Arranging A Traditional Ritual

Wabi-sabi kadomatsu sounds like a mouthful, but it is a simple and natural practice that can bring you all the peace and joy imaginable | Jane Esaki photo

Wabi-sabi kadomatsu sounds like a mouthful, but it is a simple and natural practice that can bring you all the peace and joy imaginable | Jane Esaki photo

I occasionally leave the last morsel of bread crust on my plate, regularly knock on wood and unfailingly execute one particular New Year’s rite.

Reliance on such practices may seem cockamamie to some, but they help me sleep at night — especially the Dec. 31 ritual, when I place a kadomatsu (gate pine) at the front entrance to my home.

The practice has very little to do with consciously preserving my Japanese heritage, patronizing gods or hoping that the pine and bamboo elements in the decorative arrangement will bring longevity, prosperity and all kinds of good fortune throughout the year. Insipid as it may seem, I follow the custom probably because my grandma did it, my mom and sister do it, and I even passed it on to my daughter.

The last-minute undertaking can become a task, so sometimes I flirt with the idea of buying a ready-made arrangement, often large, accurately proportionate, perfectly bound with heavy straw rope and embellished with faux cherry blossoms. But I always refrain — not because of my tradition of being cheap, but because when it comes to art, I actually prefer wabi-sabi, the aesthetic of imperfection, impermanence and incompleteness. Also, this way, my kadomatsu will be forgiveable.

Except this year, it appears I may not get away with it.

As the sun is setting, I search high and low for sprigs of bamboo and pine on my way home. I manage to find a clump of bamboo at the end of the road and prudently clip off a few fronds. Now for the iron-wood pines. But they are nowhere in sight. Where are these nuisance trees, with needles that are said to kill the undergrowth of our forests, when we need them most?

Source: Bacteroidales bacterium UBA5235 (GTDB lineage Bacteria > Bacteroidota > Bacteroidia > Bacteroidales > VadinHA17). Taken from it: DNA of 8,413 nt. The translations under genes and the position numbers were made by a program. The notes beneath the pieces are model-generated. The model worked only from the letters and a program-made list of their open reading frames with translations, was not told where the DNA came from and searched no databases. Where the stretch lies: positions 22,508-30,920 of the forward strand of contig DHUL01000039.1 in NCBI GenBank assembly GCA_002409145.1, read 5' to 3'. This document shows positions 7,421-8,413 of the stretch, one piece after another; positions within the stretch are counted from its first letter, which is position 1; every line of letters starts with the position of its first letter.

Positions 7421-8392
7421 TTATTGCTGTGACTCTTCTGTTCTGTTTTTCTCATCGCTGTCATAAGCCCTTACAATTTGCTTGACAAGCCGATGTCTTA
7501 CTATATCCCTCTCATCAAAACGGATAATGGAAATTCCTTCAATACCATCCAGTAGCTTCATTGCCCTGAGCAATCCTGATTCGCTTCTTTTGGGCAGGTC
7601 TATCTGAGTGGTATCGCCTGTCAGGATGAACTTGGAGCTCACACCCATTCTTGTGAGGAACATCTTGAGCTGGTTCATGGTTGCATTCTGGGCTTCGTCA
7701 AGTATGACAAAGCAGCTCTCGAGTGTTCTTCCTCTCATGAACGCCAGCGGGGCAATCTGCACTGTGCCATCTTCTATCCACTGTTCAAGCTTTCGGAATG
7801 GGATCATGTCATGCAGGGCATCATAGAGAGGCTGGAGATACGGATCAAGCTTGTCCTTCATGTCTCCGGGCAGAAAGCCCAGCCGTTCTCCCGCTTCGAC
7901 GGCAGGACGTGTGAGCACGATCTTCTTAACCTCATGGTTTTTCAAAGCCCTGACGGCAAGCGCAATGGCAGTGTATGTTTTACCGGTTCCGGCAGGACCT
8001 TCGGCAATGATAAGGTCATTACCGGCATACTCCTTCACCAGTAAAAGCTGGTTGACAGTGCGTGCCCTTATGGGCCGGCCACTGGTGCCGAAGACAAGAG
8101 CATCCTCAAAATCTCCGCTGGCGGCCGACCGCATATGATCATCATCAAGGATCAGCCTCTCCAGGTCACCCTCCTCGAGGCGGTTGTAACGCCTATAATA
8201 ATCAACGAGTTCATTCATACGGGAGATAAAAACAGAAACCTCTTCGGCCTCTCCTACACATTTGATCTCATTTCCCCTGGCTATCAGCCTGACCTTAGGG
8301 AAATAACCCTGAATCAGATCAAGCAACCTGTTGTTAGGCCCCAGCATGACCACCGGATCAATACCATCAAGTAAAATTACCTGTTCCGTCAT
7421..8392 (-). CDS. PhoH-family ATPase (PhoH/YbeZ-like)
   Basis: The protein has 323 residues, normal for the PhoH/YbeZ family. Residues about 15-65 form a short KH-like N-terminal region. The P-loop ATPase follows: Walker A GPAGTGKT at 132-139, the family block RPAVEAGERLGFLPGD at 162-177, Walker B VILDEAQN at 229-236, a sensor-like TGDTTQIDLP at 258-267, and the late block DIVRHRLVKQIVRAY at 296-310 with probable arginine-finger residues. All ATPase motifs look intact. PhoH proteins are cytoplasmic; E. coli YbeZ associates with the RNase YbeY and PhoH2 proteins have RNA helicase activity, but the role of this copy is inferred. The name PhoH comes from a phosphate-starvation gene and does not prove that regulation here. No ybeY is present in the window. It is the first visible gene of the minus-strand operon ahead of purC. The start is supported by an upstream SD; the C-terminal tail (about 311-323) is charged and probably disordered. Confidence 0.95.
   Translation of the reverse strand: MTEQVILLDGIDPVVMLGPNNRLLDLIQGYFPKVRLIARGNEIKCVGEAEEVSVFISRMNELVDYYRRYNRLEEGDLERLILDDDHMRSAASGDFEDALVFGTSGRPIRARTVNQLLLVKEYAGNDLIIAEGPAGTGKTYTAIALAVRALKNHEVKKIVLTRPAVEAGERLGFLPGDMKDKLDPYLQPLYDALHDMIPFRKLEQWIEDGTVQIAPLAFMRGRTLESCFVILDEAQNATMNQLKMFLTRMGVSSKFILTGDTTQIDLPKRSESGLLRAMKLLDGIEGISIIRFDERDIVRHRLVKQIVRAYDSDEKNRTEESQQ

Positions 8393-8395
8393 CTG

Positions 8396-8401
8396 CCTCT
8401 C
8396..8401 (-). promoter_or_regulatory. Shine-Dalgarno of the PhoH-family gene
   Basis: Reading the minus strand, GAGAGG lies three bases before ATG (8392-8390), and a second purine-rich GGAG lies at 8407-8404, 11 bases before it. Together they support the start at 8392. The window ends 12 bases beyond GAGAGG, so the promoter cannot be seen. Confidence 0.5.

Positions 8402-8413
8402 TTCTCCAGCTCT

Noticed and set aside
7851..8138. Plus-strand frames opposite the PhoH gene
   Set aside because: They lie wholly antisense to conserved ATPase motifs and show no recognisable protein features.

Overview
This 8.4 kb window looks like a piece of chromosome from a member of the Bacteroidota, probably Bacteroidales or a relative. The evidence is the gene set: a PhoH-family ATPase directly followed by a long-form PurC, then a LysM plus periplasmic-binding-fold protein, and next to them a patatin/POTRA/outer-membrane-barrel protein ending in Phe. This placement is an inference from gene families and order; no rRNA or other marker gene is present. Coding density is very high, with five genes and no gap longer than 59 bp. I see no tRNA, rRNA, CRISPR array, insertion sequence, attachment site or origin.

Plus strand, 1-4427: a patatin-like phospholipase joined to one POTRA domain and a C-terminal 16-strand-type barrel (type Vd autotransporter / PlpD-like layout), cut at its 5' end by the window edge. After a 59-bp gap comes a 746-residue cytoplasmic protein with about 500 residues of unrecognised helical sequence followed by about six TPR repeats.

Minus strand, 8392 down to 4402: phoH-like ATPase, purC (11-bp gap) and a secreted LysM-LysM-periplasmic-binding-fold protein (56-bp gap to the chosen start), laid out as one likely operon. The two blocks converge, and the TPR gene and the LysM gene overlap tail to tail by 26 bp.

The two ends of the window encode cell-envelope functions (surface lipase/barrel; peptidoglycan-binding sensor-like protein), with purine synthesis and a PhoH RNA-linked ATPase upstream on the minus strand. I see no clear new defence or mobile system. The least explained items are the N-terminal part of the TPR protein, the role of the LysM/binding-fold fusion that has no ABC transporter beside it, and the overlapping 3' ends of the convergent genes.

The pines are so elusive I decide to call it a day, returning home with only the bamboo. I place the fronds on my kitchen table, sadly imagining that my kadomatsu will be excessively incomplete, inexcusable even under the guise of wabi-sabi.

On the heel of the demise of my quarter-century practice, I hear a car drive up. My mom and sister walk up to my door, and my sister presents me with her very own kadomatsu arranged in a recycled bottle! Well, very happy new year to me!

At first sight, the rustic arrangement is beautiful. The pine needles are lopped off to show its bonsai-like spikes, and a sprig of cured, tiny, red Brazilian Christmas berries sits in the middle surrounded by variegated pink-and-green coleus leaves. How original! As my sister mentions the lack of bamboo in her arrangement, she notices my fronds lying on the table and, with one fell swoop, integrates them into her arrangement.

With the north winds blowing outside, I insert the kadomatsu into a rusty green cannister for stability. I deliberately orient the arrangement outside my front door and, while doing so, I am reminded why I do this every year. I do it as a solemn goodbye to the past year, an exciting welcome to the new one, and because of an implicit connection to family.

And like all my other superstitions, I know it will help me sleep tonight. janeesaki@gmail.com

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